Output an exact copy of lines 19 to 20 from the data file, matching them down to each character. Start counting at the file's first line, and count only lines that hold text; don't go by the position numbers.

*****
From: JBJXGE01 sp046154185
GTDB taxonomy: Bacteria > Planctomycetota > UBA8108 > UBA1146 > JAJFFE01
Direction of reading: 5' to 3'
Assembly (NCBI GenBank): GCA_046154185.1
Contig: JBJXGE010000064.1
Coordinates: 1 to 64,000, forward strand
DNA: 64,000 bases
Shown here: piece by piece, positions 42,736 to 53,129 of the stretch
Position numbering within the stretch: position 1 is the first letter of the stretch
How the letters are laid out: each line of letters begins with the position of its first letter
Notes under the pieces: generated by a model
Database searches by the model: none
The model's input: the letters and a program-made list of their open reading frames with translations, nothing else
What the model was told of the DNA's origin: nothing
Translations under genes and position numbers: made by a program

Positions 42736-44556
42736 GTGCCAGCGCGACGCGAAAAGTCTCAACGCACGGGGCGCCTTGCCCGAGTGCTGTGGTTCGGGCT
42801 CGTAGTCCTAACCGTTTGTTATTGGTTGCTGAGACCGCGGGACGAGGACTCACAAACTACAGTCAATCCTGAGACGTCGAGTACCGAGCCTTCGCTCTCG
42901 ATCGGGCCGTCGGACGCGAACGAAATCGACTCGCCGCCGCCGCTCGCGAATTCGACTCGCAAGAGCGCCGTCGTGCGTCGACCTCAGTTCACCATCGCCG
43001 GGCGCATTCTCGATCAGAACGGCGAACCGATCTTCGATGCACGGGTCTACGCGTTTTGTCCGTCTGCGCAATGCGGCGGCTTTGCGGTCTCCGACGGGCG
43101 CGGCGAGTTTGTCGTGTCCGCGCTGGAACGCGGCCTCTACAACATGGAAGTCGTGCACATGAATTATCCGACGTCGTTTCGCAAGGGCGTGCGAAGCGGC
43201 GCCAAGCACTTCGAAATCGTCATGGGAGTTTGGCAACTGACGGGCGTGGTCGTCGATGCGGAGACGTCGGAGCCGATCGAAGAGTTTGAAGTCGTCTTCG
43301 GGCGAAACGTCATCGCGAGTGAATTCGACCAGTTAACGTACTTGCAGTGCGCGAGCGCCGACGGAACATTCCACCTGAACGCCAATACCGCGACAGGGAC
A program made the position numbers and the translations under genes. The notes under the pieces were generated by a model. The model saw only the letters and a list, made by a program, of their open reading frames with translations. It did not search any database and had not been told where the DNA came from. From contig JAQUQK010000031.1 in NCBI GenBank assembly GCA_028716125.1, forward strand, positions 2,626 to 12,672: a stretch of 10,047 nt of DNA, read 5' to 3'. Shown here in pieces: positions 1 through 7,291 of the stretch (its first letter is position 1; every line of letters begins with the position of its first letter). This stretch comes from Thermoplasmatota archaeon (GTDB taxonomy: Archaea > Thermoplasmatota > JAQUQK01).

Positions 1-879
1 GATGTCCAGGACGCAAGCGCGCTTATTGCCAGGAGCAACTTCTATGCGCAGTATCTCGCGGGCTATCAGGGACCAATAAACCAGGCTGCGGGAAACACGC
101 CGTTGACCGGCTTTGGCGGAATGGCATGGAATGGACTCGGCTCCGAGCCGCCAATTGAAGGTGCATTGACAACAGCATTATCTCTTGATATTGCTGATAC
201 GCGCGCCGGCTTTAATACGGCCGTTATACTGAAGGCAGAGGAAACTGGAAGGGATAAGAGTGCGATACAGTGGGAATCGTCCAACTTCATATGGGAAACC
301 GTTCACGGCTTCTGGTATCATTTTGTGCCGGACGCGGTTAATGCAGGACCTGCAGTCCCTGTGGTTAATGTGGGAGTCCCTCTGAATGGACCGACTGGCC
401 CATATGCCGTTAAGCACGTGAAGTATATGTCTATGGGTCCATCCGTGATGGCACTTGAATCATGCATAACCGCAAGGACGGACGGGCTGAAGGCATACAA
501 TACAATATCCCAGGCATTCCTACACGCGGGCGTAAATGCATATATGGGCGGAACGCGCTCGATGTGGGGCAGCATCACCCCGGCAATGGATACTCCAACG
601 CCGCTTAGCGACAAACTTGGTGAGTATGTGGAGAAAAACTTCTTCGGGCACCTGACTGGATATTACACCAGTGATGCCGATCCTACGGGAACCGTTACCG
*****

42901 ATCGGGCCGTCGGACGCGAACGAAATCGACTCGCCGCCGCCGCTCGCGAATTCGACTCGCAAGAGCGCCGTCGTGCGTCGACCTCAGTTCACCATCGCCG
43001 GGCGCATTCTCGATCAGAACGGCGAACCGATCTTCGATGCACGGGTCTACGCGTTTTGTCCGTCTGCGCAATGCGGCGGCTTTGCGGTCTCCGACGGGCG